The under-strength men's field saw Canada's Alex Hervey become the seventh different winner from seven sprints this season and that will be a wide-open event in Sochi.
It is a similar story in the distance events as Russia's Maxim Vylegzhanin became the 10th different winner from 10 races ahead of compatriot Evgeniy Belov.
Sheffield teenager Katie Summerhayes came second in the Slopestyle in Gstaad in just her second competition since returning from a knee injury. Josiah Wells became the fourth different men's winner this season although most of the top names across both genders were preparing for the Winter X Games.
Canada's Alexandre Bilodeau won the moguls in Lake Placid and Val St. Come as compatriot Mikaël Kingsbury missed the podium for the first time this season in New York. The pair look to go head-to-head for gold having evenly split this year's six events. The Dufour-Lapointe sisters, Justine and Chloe, shared the women's victories to underline their threat to World Cup leader Hannah Kearney.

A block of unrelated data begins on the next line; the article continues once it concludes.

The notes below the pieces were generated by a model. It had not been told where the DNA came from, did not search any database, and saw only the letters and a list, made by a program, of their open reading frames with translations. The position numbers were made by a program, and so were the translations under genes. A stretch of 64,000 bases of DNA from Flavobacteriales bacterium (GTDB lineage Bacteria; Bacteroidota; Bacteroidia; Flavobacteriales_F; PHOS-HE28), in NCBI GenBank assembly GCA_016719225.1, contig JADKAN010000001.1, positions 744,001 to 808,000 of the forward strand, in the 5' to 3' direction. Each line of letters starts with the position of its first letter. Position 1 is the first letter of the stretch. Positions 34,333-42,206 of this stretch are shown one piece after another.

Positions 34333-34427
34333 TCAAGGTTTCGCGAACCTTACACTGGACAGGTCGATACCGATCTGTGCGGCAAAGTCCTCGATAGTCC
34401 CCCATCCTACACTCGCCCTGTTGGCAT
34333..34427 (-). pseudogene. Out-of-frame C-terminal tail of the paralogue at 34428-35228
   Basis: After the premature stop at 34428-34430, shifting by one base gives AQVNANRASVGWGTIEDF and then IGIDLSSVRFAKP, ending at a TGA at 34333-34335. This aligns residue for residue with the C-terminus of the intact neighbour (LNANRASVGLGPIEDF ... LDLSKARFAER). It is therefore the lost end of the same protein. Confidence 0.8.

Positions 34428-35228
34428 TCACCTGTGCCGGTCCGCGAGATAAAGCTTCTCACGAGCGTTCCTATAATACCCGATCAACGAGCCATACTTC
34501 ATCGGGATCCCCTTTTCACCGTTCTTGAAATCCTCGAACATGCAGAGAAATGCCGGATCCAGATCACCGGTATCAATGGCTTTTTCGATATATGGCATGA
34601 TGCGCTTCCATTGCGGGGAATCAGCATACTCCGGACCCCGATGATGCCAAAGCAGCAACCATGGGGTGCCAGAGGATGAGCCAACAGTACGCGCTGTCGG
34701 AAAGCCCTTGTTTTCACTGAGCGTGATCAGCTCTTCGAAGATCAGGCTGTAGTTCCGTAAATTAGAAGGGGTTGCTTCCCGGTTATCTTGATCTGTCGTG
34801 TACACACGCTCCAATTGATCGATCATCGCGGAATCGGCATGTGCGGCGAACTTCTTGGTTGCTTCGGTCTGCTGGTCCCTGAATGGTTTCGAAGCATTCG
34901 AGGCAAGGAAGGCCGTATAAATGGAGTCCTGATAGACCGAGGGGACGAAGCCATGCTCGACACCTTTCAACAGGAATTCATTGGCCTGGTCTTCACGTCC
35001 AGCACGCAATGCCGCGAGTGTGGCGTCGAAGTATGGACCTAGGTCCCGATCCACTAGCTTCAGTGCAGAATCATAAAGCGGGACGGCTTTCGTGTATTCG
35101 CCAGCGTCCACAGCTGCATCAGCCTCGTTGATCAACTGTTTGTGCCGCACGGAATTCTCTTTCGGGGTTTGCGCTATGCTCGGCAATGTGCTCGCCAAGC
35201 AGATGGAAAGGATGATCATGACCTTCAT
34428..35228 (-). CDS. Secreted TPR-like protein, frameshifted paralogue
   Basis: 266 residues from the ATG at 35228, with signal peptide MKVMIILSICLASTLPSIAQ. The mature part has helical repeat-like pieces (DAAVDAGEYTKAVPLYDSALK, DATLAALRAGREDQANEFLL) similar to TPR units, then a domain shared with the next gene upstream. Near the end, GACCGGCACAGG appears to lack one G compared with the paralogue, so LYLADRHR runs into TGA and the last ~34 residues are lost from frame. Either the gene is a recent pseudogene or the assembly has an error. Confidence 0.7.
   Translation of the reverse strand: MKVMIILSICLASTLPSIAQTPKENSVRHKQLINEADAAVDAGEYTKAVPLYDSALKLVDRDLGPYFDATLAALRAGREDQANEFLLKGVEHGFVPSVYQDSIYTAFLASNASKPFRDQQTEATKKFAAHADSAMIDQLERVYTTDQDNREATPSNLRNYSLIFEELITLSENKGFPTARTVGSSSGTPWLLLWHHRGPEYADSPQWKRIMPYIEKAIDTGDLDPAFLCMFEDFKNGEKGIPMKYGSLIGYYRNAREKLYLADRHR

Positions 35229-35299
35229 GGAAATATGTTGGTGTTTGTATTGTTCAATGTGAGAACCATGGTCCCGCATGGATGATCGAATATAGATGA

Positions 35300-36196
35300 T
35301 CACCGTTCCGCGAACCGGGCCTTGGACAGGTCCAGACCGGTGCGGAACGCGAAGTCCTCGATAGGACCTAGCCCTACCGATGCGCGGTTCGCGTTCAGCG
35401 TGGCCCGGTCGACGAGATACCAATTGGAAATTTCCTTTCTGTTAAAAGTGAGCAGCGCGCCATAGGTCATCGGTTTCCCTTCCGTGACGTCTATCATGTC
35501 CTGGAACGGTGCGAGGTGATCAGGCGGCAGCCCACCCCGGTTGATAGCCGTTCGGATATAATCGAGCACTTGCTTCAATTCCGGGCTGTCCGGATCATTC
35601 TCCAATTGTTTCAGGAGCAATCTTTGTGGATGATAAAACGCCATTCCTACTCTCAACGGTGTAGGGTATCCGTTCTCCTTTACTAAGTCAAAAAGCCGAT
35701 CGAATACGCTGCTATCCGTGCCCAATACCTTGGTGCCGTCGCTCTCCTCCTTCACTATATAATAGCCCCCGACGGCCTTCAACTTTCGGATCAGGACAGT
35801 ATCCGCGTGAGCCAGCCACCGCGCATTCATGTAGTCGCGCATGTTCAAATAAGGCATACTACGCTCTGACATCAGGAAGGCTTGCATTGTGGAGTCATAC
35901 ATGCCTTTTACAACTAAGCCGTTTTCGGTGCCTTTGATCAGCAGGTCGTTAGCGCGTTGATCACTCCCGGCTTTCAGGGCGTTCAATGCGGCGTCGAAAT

There was also a Canadian win in the Ski Cross as Christopher Delbosco took day one victory before American John Teller followed up on day two in Val Thorens. Neither had been on the podium in the previous four World Cup races. The Maple Leaf was also raised as Marielle Thompson followed up Sanna Lüdi's win on the women's side.
Chinese Qi Guangpu and Li Nina won the Aerials in Lake Placid.
Hold the back pages, Germany did not win all four races in Altenberg. Felix Loch did make it three-in-a-row on the men's side, Tobias Wendl and Tobias Arlt improved their record to six wins from eight in the doubles and Natalie Geisenberger made it seven from eight in the women's races.